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HALIFAX, NOVA SCOTIA – It has been a whirlwind year on and off the ice for British Columbia’s Alison Desmarais. After making her international debut with Canada’s long track speed skating team in December, the Calgary-based skater swapped the red Maple Leaf for blue Team Alberta uniform before making her way to the 2023 Canada Winter Games as an Aboriginal apprentice coach.

A native of Vanderhoof, B.C. and member of the Metis Nation British Columbia, the 25-year-old NextGen team member is one of 11 apprentice coaches selected to attend the Canada Winter Games through the Aboriginal Apprentice Coaching Program. She last attended the Games as a short track athlete at Prince George 2015, earning top-10 finishes in the 500m (6th), 3000m Point Race (6th) and women’s relay (5th).

“Being at the Canada Winter Games as an apprentice coach through the Aboriginal Apprentice Coaching Program has been an amazing experience so far,” said Desmarais following Tuesday’s long track races in Halifax. 

“I’ve been a speed skater for years and competed at every level – from interclub to international, in both long and short track – so it would be easy for me to feel that I already know how to coach, but shadowing Cristina Lazarescu and Phil Riopel from Team Alberta and experiencing this level of competition as a coach has given me new insight into what it takes to support athletes at this level.”

Organized in collaboration with the Canada Games Council, Coaching Association of Canada and Aboriginal Sport Circle, the Aboriginal Apprentice Coaching Program provides the opportunity for each province and territory to send two coaches of First Nations, Metis and Inuit ancestry to the Canada Games in apprentice coach roles. The purpose of the program is to build coaching capacity within Indigenous communities by providing Aboriginal coaches with multi-sport games experience and exposing them to other high-performance coaches.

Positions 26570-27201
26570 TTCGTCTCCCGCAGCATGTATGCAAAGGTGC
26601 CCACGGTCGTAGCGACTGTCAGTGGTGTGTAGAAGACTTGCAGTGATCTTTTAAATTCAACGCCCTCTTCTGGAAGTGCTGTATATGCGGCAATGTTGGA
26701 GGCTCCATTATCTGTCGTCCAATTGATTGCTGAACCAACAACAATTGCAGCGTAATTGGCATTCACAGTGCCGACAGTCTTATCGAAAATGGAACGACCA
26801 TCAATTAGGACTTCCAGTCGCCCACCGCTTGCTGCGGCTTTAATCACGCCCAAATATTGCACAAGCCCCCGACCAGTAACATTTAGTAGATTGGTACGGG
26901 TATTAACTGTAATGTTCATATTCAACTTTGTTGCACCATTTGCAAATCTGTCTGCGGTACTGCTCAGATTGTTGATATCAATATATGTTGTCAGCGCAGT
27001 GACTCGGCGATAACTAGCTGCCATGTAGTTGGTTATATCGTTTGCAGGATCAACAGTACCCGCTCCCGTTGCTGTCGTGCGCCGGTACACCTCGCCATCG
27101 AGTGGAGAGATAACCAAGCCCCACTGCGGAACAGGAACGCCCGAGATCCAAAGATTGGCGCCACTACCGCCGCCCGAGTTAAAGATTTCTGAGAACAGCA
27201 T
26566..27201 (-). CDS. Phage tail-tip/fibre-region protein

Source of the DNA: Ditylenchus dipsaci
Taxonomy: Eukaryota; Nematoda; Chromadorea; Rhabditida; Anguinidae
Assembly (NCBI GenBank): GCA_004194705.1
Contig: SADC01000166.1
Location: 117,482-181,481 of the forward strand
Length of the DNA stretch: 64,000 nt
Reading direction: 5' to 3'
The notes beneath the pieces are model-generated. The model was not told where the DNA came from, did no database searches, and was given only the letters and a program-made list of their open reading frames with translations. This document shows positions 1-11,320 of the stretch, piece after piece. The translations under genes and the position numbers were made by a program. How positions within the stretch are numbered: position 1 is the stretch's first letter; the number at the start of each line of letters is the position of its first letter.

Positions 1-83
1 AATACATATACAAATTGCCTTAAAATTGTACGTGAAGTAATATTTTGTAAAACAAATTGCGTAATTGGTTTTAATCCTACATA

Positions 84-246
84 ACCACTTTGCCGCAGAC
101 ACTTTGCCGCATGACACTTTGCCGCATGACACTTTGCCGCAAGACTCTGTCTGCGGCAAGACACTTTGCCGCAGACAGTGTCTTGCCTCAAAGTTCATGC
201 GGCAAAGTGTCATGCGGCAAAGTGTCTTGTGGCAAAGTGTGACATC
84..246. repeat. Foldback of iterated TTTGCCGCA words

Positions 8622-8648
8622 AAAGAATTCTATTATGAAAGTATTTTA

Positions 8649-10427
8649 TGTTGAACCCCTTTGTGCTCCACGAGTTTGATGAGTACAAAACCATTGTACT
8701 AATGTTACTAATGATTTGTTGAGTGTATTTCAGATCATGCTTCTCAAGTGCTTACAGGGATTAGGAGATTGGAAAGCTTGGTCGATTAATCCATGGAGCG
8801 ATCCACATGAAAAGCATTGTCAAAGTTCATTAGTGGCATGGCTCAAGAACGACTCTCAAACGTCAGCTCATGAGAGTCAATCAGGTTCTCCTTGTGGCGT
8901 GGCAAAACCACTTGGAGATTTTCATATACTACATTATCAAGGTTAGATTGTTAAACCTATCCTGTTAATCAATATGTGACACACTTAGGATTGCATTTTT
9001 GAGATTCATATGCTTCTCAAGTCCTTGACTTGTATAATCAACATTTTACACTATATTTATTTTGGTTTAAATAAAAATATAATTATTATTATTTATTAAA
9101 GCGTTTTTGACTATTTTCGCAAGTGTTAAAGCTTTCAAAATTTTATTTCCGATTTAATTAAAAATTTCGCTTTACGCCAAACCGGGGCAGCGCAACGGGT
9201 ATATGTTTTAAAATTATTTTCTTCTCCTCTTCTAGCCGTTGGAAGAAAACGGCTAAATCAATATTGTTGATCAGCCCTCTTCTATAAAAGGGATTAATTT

In addition to gaining valuable, hands-on experience at the Games, Desmarais, a who recently earned her Bachelor of Science in Exercise and Health Physiology at the University of Calgary, is also receiving support and mentorship from several coaches as she works to complete her NCCP Competition-Development certification, which would set her up to continue coaching at this level in the future.

Desmarais began skating at age eight and made it all the way to the national short track team, representing Canada at three World Cups during the 2018-19 season and brining home bronze as a member of the women’s 3000m relay team at her first career event in Calgary.

She transitioned to long track following the season, and after a few years of pandemic-related challenges, made her international long track debut in December at the ISU Four Continents Speed Skating Championships, winning bronze in the 1500m and Team Sprint. She also skated at a pair of ISU World Cups in Calgary, finishing 27th and 37th in the 1500m.

“Being an active athlete makes it hard to balance coaching with my own training, but through the whole process I’ve received tremendous support from Speed Skating Canada, Speed Skating Alberta and the coaches with the Olympic Oval program to make sure I make the most of the experience without compromising my training,” added the 25-year old, who still has a pair of national level competitions remaining this season. 

“While I am still focusing on my own skating career at the moment, I am excited to blend my learnings from this experience with my own as an athlete to become a better coach, skater and person.”

Desmarais and her Team Alberta skaters – who have won six medals so far – are in action Thursday and Friday at the Emera Oval in Halifax. Information and live streaming scheduled can be found on Speed Skating Canada’s Canada Winter Games event page.